Car News

Australian pricing and specification for Honda NSX

The Australian pricing and specification for the Honda NSX have been revealed with the NSX listing from $420,000+ORC. Ouch.

THE HONDA NSX has finally made its way to Australia wand while the old NSX was champagne motoring on a beer budget, the new car is definitely priced, at least locally, at the upper end of the scale. But Honda is confident that the car that brings “Hypercar technology to the Supercar segment” is worth the money.

“We’ve seen the renewed positive interest in Honda from the Australian public with the arrival of the HR-V and just-launched Civic,” said Honda Australia Director, Stephen Collins. “The arrival of the Honda NSX is an important signal to our Australian customers that Honda is truly a technology and engineering company that can deliver not only efficient, well packaged small cars, people movers and SUVs, but also a high-performance hybrid supercar.”

“As a hybrid technological tour-de-force, the all-wheel drive Honda NSX challenges perceptions about what constitutes a supercar, just as the original did,” he said. “With an extraordinary breadth of ability, the Honda NSX offers scintillating track performance, along with unsurpassed everyday usability.”

Because of its limited availability globally, the Honda NSX will remain a relatively rare car on Australia roads and in the US there’s already a two-year waiting list. Locally, Collins said, deposits had already been placed for the car with many of those putting down money never having seen or driven the new NSX.

“It will be exclusive; so those customers who value such exclusivity will really appreciate the Honda NSX. It will be the must-have supercar in Australia among those owners who appreciate finely crafted automobiles,” he said.

The Honda NSX arrives packed with luxury features and performance technology as standard, where many of its competitors must have high-cost options added to match it, Mr Collins said.

“It’s arriving fully-equipped, for example we’ve made the carbon fibre exterior and interior packages standard, along with carbon-ceramic brakes. It’s a highly competitive supercar package,” he said.

Only five dealerships around the country will offer the NSX:

  • Yarra Honda (VIC);
  • Scotts Honda (NSW);
  • Austral Honda (QLD);
  • Nordic Honda (SA); and
  • Burswood Honda (WA).

The Honda NSX lists from $420,000+ORC and “comes standard with almost all the options boxes ticked,” Honda said. The NSX will be available in eight colours and there will be four trim options. Metallic paint adds $1500 to the price which, given the price of the car to begin with seems a little steep. But, if you really want to push the boat out, you could spend an extra $10,000 on the Valencia Red Pearl colour.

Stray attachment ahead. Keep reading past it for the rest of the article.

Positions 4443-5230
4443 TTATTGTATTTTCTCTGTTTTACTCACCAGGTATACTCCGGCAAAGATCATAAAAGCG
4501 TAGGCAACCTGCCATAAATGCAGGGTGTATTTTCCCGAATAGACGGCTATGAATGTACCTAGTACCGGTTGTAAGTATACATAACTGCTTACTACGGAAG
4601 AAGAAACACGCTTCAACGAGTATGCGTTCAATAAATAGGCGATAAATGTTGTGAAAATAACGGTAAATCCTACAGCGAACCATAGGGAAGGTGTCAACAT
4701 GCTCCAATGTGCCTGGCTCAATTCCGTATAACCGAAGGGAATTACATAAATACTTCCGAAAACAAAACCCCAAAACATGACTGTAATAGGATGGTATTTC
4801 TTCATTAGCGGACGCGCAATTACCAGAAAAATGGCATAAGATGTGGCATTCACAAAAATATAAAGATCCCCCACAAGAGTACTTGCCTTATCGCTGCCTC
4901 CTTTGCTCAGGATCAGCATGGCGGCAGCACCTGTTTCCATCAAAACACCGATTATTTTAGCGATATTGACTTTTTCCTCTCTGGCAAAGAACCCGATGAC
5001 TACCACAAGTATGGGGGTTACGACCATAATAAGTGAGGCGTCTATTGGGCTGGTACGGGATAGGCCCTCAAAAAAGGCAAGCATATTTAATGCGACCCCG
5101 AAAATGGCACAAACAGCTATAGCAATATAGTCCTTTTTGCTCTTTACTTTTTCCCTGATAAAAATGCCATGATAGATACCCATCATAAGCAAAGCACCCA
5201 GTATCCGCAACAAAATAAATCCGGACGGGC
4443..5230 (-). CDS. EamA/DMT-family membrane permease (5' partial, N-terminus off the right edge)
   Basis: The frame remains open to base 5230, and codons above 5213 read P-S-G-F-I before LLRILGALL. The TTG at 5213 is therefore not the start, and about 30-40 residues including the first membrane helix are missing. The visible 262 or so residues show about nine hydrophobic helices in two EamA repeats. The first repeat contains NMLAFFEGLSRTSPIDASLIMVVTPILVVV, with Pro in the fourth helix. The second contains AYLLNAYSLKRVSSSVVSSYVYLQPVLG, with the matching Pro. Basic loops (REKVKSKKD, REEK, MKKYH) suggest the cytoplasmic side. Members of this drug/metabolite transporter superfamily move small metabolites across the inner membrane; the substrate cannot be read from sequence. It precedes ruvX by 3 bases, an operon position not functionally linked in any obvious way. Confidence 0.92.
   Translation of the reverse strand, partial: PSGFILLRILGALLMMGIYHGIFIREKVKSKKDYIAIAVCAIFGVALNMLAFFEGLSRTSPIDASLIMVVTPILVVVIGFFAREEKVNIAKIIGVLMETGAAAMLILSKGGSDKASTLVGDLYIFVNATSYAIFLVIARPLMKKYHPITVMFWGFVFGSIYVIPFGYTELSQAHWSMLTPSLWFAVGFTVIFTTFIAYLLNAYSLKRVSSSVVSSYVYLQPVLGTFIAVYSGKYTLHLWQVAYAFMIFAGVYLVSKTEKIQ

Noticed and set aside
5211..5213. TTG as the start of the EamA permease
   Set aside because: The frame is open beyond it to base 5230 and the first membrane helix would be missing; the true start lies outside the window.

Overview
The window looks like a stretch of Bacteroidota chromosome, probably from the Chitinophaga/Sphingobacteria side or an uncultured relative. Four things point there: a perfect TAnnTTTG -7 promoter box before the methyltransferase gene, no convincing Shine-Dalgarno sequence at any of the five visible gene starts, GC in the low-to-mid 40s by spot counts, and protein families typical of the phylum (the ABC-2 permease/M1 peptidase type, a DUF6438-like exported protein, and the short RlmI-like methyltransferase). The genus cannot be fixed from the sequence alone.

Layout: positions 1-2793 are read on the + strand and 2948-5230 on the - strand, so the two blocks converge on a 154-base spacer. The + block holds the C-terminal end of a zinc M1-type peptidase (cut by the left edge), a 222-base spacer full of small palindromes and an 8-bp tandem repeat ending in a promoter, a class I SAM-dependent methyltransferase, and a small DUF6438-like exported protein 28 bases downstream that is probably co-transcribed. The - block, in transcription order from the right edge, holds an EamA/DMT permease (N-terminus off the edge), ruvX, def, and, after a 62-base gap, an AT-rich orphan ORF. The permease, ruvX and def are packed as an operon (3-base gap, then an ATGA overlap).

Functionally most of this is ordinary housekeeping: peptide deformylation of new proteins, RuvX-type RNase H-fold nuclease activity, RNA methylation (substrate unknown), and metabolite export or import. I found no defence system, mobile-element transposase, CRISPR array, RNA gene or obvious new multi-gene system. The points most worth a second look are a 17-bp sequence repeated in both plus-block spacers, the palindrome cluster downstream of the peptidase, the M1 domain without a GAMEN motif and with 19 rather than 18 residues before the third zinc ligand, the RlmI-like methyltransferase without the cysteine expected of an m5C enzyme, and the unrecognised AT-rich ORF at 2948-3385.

Subscribe
Notify of
guest
4 Comments
Oldest
Newest Most Voted
Inline Feedbacks
View all comments
godafoss
godafoss
4 years ago

Not even worth the $150K it costs in USA

hahaonda
hahaonda
4 years ago
Reply to  godafoss

LOL, $420k, AND its Made In USA, premium price, low quality = loss x loss

ziggyzap
ziggyzap
4 years ago

Here is yet another stupid car that an idiot will buy to beetle around in the suburbs at 30km/h if he’s lucky.

Two uncomfortable seats in a cramped cockpit.
Harsh suspension that transmits every bump to the driver’s spine.
Speed and acceleration that are useless when the blanket speed limit is 110/km/h.
Cost of close to half a million dollars for what?
Insurance will be prohibitive.
Servicing will be outrageous.

I live in an affluent area where Porsche 911s are a dime a dozen. There are Ferraris seen on the roads most days, along with an occasional Lamborghini and Aston Martin. Even a couple of McLarens. And what do I see them doing? Crawling along in the traffic like the cheapest Hyundai Excel.

These “Supercars” are “Stupidcars”. There are only two cars in this category that make sense to me – the Maserati Quattroporte and the Tesla S. Both are comfortable cars that have more than enough performance for our roads. Both have room for four adults and a boot that is adequate.

If these so-called supercars were owned in Europe where there are autobahns and autostradas, I could understand it. But I don’t understand why anybody would buy such vehicles in an environment where they cannot be driven at their potential.
The only reason that I can see why a guy would buy a “supercar” that is essentially useless apart from its looks, is to make up for his lack of adequacy in the penis department. What other reason could there be?

Robert Pepper
4 years ago
Reply to  ziggyzap

How about if they just want one?

And how do you know they don’t take it to a racetrack and give the car a good workout?

Humans aren’t about being boring and buying whitegoods cars. We all have things we love, and for some people, that’s cars.

Have a read of this:

https://practicalmotoring.com.au/blogs/a-reader-is-alarmed-by-the-number-of-suv-reviews-on-practical-motoring/

Isaac Bober

Isaac Bober